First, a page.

Sen. Lindsey Graham, one of President Donald Trump’s closest congressional allies, is digging in against efforts to overturn a seven-decade ban on U.S. troops suing over military medical malpractice.
Graham (R-S.C.) said nothing could sway him to give advocates a chance to make their case for a provision in the House Democratic majority’s version of the annual defense policy bill (H.R. 2500) that would create an exemption to the Federal Tort Claims Act, allowing troops to file malpractice suits in federal court. The House legislation would upend the Feres doctrine, which evolved from a 1950 Supreme Court decision barring lawsuits when active-duty troops are injured or killed because of medical mistakes in military hospitals.
A thumbs-down from Graham would stop congressional action in its tracks. As chairman of the Senate Judiciary Committee with courts oversight, Graham’s refusal to issue a waiver to the armed services panel to handle the provision means it can’t be negotiated as part of the final defense authorization measure.
“I am not for doing away with the Feres doctrine,” Graham said in an interview. “If you are hurt in a medical facility as a member you have medical retirement.”
The effort has backing from Democrats and Republicans in both chambers, and advocates became optimistic about Trump getting engaged after a direct appeal earlier by Richard Stayskal, an Army Green Beret battling advanced lung cancer that he says military doctors missed.
To Graham, allowing active-duty military to sue would have ramifications that would expose the Pentagon to constant court battles.
“The trade-off is we compensate military members when they are injured, but if you are going to open up lawsuits to all the contractors who provide new equipment, test pilots who test planes, then you are going to have a chilling effect on weapons development,” Graham said. “So the trade-off is we’ll take care if you are injured but we are not going to expose the military and the supply chain to civil liability because a lot of this technology is leading edge and pretty risky stuff.” He added that the “same thing” is valid for medical malpractice cases.
The opposition from Graham is frustrating after the legislation passed in the House, said Rebecca Lipe, an Air Force veteran and attorney who testified to lawmakers this year that the military repeatedly misdiagnosed her for reproductive injuries and lost the body of her baby after a miscarriage.
“I’m not sure how allowing people to have a basis for a claim of medical malpractice is going to have a chilling effect on test pilots. They are completely unrelated,” Lipe said. “What it would hopefully have a chilling effect on is doctors practicing without any rhyme or reason and actually giving some thought to the standard of care they provide.”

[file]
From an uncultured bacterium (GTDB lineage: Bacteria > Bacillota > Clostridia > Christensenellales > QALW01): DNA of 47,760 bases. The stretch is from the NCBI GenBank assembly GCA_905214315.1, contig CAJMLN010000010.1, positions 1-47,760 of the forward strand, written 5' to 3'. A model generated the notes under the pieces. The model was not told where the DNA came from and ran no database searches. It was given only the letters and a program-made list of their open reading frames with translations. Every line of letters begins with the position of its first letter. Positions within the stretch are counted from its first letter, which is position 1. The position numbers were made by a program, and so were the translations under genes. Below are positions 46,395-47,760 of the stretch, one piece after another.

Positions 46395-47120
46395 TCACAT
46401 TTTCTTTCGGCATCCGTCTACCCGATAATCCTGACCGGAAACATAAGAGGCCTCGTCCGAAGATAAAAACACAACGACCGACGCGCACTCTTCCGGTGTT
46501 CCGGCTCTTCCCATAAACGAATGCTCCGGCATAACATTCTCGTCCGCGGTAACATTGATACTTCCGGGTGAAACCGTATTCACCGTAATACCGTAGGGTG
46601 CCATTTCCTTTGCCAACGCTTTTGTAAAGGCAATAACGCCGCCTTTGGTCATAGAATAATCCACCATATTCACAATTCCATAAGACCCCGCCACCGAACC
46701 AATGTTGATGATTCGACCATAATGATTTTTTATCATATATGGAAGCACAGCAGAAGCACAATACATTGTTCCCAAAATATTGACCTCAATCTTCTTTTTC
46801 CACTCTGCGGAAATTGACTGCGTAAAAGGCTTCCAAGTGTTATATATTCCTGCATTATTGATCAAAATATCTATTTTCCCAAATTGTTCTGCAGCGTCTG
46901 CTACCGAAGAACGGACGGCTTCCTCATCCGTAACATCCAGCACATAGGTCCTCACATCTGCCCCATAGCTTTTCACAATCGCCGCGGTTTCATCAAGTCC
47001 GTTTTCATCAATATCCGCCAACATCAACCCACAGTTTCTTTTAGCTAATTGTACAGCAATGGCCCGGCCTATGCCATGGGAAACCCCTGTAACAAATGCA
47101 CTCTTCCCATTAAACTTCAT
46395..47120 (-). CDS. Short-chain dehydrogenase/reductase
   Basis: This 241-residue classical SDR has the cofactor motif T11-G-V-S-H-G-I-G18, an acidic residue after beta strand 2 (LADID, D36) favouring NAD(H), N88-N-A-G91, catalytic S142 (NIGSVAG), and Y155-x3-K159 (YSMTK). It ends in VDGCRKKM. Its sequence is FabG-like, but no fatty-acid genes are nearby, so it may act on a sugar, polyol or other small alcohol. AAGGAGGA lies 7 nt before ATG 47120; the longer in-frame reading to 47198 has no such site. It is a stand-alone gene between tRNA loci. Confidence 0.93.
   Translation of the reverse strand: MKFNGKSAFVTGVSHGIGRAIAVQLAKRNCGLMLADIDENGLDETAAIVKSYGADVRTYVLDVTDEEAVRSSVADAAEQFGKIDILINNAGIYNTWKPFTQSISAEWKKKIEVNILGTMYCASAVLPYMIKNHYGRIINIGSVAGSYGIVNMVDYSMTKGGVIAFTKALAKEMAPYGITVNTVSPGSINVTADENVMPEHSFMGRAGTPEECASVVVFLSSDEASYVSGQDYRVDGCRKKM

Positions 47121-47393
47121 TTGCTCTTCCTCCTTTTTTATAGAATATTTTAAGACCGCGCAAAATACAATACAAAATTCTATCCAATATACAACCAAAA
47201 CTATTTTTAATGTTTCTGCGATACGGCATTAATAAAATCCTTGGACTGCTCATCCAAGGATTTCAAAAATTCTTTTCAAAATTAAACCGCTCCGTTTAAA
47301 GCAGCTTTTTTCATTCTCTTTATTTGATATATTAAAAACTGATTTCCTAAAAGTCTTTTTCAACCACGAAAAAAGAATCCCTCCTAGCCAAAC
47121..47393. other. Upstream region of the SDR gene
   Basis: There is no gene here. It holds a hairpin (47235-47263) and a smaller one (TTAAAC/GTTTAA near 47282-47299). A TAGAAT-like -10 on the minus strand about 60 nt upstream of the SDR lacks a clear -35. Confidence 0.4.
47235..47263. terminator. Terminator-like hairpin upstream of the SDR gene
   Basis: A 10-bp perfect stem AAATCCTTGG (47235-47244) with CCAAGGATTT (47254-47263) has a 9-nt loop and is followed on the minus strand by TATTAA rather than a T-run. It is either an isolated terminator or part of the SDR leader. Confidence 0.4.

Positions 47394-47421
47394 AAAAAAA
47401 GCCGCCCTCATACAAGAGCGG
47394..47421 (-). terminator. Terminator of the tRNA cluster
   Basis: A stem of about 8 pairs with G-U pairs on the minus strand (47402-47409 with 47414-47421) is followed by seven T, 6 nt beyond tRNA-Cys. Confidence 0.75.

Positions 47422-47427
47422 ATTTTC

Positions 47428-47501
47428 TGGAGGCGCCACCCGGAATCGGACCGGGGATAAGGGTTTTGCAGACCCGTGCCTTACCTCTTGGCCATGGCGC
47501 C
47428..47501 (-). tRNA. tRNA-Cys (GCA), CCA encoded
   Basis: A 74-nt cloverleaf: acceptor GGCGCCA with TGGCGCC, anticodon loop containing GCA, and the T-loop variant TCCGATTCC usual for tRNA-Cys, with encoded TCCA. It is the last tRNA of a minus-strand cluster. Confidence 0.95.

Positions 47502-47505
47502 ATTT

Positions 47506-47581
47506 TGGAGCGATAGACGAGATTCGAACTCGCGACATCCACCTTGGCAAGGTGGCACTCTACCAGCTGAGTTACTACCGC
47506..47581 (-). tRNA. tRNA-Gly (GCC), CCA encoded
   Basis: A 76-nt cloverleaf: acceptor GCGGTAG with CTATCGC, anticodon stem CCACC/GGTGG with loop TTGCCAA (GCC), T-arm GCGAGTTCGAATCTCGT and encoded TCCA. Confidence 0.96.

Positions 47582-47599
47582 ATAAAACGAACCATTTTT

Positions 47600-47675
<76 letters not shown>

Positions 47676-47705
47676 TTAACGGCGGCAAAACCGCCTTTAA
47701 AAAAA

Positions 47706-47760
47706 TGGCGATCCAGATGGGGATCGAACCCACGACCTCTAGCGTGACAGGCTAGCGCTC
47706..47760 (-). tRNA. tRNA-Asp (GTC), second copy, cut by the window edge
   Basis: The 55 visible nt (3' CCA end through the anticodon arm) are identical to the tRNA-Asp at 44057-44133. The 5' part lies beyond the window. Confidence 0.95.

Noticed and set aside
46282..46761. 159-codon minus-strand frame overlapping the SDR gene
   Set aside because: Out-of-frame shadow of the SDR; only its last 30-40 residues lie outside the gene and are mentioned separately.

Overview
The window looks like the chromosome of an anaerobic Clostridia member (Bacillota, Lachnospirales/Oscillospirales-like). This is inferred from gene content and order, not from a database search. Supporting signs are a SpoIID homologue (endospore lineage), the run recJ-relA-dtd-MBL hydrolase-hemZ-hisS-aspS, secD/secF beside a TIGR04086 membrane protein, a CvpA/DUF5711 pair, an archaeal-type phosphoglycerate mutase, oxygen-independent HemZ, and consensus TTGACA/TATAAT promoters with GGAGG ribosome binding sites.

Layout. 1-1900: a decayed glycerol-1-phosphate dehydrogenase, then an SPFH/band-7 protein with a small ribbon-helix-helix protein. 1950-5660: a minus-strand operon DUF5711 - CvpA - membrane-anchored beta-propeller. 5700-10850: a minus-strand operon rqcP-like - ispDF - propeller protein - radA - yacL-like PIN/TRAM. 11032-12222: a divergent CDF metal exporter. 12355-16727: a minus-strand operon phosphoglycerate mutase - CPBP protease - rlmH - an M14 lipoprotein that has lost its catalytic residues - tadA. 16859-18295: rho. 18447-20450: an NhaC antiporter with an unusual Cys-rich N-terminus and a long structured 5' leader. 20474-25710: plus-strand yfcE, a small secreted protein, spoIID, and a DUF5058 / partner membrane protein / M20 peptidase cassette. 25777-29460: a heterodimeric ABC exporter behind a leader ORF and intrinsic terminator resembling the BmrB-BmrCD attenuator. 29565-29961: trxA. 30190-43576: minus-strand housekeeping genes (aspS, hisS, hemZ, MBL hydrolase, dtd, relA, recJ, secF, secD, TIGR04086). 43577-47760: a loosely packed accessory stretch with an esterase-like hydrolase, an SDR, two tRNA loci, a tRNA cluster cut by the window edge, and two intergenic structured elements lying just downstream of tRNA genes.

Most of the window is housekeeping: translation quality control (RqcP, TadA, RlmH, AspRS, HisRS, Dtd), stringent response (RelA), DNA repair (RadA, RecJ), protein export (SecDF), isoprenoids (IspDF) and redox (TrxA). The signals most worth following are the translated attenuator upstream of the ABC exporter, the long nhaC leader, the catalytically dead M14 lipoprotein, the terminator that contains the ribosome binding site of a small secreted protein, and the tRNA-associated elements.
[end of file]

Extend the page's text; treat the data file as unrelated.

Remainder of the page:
The Pentagon, in a rare public rebuke of pending legislation, opposed the Feres legislation. It says the system of medical accountability and its existing compensation to troops who are injured or killed in such incidents is adequate.
The Defense Department said it hasn’t estimated the costs of allowing claims by active-duty troops, but lawmakers say it will be about $440 million over a decade. Military spouses, family members, and retirees are already permitted to sue and the Pentagon said it paid out 67 malpractice claims for a total of $59 million in fiscal 2018.
“It’s not going to cost that much money. If we get competent medical providers, I guess it wouldn’t be a problem,” said Rep. Jackie Speier (D-Calif), an Armed Services subcommittee chairwoman and lead sponsor of the bill.
Troops are covered by a $400,000 life insurance policy, unless they opt for a lower coverage amount, and have access to disability pay and benefits. Families of troops are entitled to annuity payments and a variety of death benefits when service members are killed.
The military has seen no evidence that allowing the lawsuits will improve care, Lisa Lawrence, a spokeswoman, said in a July statement.
“Rather, more malpractice suits would likely bring defensive medicine practices into military health care, compromising everyday medical decision making essential to military readiness,” Lawrence said.
Because troops can’t sue over their treatment at military facilities, doctors there often don’t have malpractice insurance as most civilian hospitals, clinics, and medical facilities require, said Natalie Khawam, with the Whistleblower Law Firm, who’s taken on Stayskal’s case.
“When a physician commits malpractice, he or she is dropped by their insurance carrier.” Khawam said in an email. “Only DoD medical facilities and VA hospitals do not require their civilian physicians to carry malpractice coverage. Given the fact that they are uninsured, the soldiers are not only receiving substandard care, they are unable to have legal recourse.”
“It’s unfortunate that a sitting U.S. senator would deny our active-duty military men and women the same rights that are afforded to prison inmates and illegal immigrants,” Khawam said in a statement. “We only ask Senator Graham to meet with SFC Stayskal, a Bronze Star and Purple Heart recipient, so he could understand why this bill is so necessary to protect our military.”
Sen. John Kennedy (R-La.), a supporter of the change and a member of the Judiciary Committee, said he’s taking it upon himself to persuade Graham to consider the legislation. Kennedy introduced a separate bill in the Senate as well, after an amendment he wanted to make to the chamber’s version of the defense authorization bill (S.1790), wasn’t considered.
“I am going to sit down with Lindsey and talk about it,” Kennedy said in an interview. “My point is simply that we should not discriminate against members of the military.”
“I might have to buy him a car or something but I’ll get him to come around,” he added “That was a joke, I don’t want to get called in front of ethics. A fruit basket might do it, maybe I’ll send him a fruit basket.”